23rd September

Kenmare Bay Marine Park: a European area for conservation?

Vincent Hyland
Over the past two months, people from the Kenmare Bay area have come together to begin the long-term process of getting the bay designated as a marine park.

According to the OECD and other bodies, the definition of a marine park is: A permanent marine area for the conservation of species, preservation of specific habitats and for the sustainability of the ecosystem for the plants and animals that live there.

This can also include the preservation of recreational activities. Most parks are designated by governments; however initiating a proposal from the ‘ground up’ is a relatively new approach. While it may be sufficient to designate an area by its boundary and inform commercial interests, some parks extend the interest and provide for public education and interpretation. 9.2YourviewKenmarebayjpg

Sunrise at Rath, Kenmare Bay. Photo V Hyland

Stakeholder concerns
There are many challenges ahead; most importantly, local stakeholder’s interests will have to be addressed. Landowners will need to be brought on board and access issues will need to be tackled. There are many commercial interests operating along the length and breadth of the bay including fish farming, fishing, quarrying and water-sport activity.

How will designation affect their existing activities, if at all? Then there is the Government. What will they have to say about a group of local people wanting to put forward such a proposal?

As people focus on more sustainable and long-term meaningful resources, the bay has clearly come to the fore.

What is generally not known about Kenmare Bay is that it is currently and most definitely on the Atlantic Ocean and not on a river, as our maps have told us in the past.

Perhaps the drowning of the Kenmare ria (coastal inlet formed by the partial submergence of an unglaciated river valley) did us a disservice. You may have been able to walk the length of the bay 100,000 years ago but it has been a bay in modern times.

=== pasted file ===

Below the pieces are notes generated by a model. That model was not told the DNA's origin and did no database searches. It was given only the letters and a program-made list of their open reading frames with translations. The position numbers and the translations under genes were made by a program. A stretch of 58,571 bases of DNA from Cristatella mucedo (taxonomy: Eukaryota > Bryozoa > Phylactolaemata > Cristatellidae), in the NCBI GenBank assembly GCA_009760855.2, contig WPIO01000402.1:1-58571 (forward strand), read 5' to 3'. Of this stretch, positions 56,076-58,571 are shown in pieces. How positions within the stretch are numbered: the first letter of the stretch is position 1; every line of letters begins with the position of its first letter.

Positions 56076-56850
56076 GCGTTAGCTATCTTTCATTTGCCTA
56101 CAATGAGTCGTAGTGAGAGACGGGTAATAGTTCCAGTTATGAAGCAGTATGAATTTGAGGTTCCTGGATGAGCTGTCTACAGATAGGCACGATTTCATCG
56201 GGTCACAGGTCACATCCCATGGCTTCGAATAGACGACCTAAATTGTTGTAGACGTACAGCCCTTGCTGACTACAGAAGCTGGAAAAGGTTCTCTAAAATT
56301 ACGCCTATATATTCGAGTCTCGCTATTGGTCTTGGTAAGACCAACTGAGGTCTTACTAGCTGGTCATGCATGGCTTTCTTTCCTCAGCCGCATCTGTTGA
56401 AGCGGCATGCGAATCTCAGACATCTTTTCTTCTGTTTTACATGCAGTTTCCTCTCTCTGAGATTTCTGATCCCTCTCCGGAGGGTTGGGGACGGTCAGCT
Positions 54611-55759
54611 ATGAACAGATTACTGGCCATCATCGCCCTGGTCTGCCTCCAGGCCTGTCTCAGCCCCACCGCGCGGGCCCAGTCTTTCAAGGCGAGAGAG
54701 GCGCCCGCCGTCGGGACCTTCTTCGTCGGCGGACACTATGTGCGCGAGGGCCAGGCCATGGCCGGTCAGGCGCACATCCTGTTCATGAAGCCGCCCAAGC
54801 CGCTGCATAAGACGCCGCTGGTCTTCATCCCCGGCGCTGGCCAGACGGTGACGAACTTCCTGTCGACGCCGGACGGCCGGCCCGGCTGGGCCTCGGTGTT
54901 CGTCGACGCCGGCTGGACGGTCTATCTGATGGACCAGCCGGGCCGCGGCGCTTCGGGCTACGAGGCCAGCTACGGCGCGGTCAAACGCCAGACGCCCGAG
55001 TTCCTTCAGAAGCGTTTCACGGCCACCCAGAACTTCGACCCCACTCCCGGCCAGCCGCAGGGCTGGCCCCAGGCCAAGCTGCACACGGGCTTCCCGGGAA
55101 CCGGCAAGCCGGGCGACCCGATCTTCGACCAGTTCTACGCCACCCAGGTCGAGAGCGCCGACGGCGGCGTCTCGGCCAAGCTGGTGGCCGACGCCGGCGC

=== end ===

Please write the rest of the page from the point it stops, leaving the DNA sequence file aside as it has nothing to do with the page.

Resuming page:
Is now the time to finally put it on the map and have Kenmare Bay designated a marine park? In the future a lot more than plants and animals may depend on it for their livelihoods!
See www.ayearinkerry.com/film for a brief introduction to the areas coastal biodiversity.

Kenmare Bay consists of old red sandstone, dating from the Devonian (370+ million years) and has been formed from desert sands when Ireland was 20 degrees south of the equator. Tectonic plate movement and subsequent mountain building, ice sheet coverage and erosion have helped shape the area as we know today.
The bay stretches 50km southwest from the town of Kenmare and is edged by the mountains of the Iveragh and Beara Peninsulas. It contains special areas of conservation, natural heritage areas and special protection areas.

The bay includes inner and outer islands, most of which are maritime grassland and heath. Many plants, animals, birds and habitats within the Kenmare bay area are protected under the auspices of E.U. habitats directives.

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